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About Color Remover, Discharge Paste, and Bleach
We get a lot of questions about the workings of and differences between color remover, discharge paste, and bleach. In textile dyeing it's often usefull to know not only the steps to achieve a result but also what's happening behind the scenes, so to speak.
To that end our intrepid chemist, Michael Katz, has put together a detailed explanation of the inner workings of these three chemicals. See it at:
About Color Remover, Discharge Paste, and Bleach
I can't see the article attached to this link. Since I am changing the color of a formal that I bought at goodwill.
Thank you for bringing this to our attention - we'll see about repairing this link in the next couple of days. In the time being you can find this article at our website in the FAQ's.
I use thiox, soda ash and heat to do my discharging and have come across items that will not discharge or as you stated in your article return to their original color after the discharge bath.
You mentioned "The answer is that vat dyes needs to be reduced to go into solution." I'm not clear, is there another reducing agent that can be used to get those dyed fabrics to hold the discharge? Or am I reading this wrong? Thanks, Jo
This questions really gets to the heart of vat dye chemistry. Vat dyes require reducing agents to become water-soluble, and reducing agents and discharge chemicals are one and the same thing. A vat dye will not dissolve in water unless it is in its reduced (oxygen-free) form (often called the leuko state). The fiber is immersed repeatedly in this oxygen-free dyebath, then exposed to the air, whereupon the water-soluble, reduced form develops its color as oxygen turns it to the water-insoluble form. Indigo is an example of this dye class; it changes from yellow, in the dyebath, to green and then blue as the air hits it. When you try to discharge a vat dye, you are reducing it and putting it back into its leuko state. It will lose its color only until it is exposed to oxygen (air) again and re-oxidizes. This is why the color can return after discharging. The only way to successfully discharge a vat dye is to rinse out the reduced dye while it is in its water-soluable, leuko state. This can be tricky, but it is not impossible. Once you see that the color has discharged (or in this case, reduced to the leuko state), you must rinse it out quickly and thoroughly. (Use Synthrapol for best results). The more of the reduced dye you can rinse out, the more it will "hold" the discharge...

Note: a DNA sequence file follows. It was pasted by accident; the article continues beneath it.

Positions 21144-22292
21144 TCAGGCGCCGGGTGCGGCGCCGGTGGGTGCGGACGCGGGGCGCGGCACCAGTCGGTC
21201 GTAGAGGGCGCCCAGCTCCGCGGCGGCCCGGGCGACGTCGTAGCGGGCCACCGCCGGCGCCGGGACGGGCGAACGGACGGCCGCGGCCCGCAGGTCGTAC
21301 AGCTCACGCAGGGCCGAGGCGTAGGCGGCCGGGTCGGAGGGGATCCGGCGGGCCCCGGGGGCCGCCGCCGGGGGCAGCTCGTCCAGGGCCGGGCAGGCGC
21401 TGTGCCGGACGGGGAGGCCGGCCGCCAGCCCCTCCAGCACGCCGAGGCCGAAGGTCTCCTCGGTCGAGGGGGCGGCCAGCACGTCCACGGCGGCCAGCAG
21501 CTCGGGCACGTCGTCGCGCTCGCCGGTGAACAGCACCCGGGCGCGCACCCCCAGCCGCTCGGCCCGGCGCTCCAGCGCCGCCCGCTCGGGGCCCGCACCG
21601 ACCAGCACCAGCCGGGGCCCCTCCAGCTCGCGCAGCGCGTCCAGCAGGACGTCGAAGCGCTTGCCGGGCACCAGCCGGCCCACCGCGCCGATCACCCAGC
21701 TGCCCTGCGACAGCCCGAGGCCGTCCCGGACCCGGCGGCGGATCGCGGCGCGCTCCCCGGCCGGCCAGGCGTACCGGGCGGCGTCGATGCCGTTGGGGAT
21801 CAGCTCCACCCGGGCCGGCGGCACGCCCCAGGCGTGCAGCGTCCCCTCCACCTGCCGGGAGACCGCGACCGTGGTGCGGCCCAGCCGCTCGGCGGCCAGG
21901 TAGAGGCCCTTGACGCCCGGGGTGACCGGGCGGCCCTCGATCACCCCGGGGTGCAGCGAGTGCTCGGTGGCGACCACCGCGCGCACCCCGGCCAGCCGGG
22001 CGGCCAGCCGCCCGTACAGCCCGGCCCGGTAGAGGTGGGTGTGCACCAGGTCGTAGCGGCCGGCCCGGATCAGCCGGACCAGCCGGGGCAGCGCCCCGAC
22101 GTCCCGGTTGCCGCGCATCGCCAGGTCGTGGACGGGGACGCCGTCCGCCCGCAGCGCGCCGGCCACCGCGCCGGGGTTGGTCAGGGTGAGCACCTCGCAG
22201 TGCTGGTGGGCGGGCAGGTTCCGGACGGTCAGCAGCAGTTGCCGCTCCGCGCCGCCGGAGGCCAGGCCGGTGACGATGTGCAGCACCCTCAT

I hope this is helpful!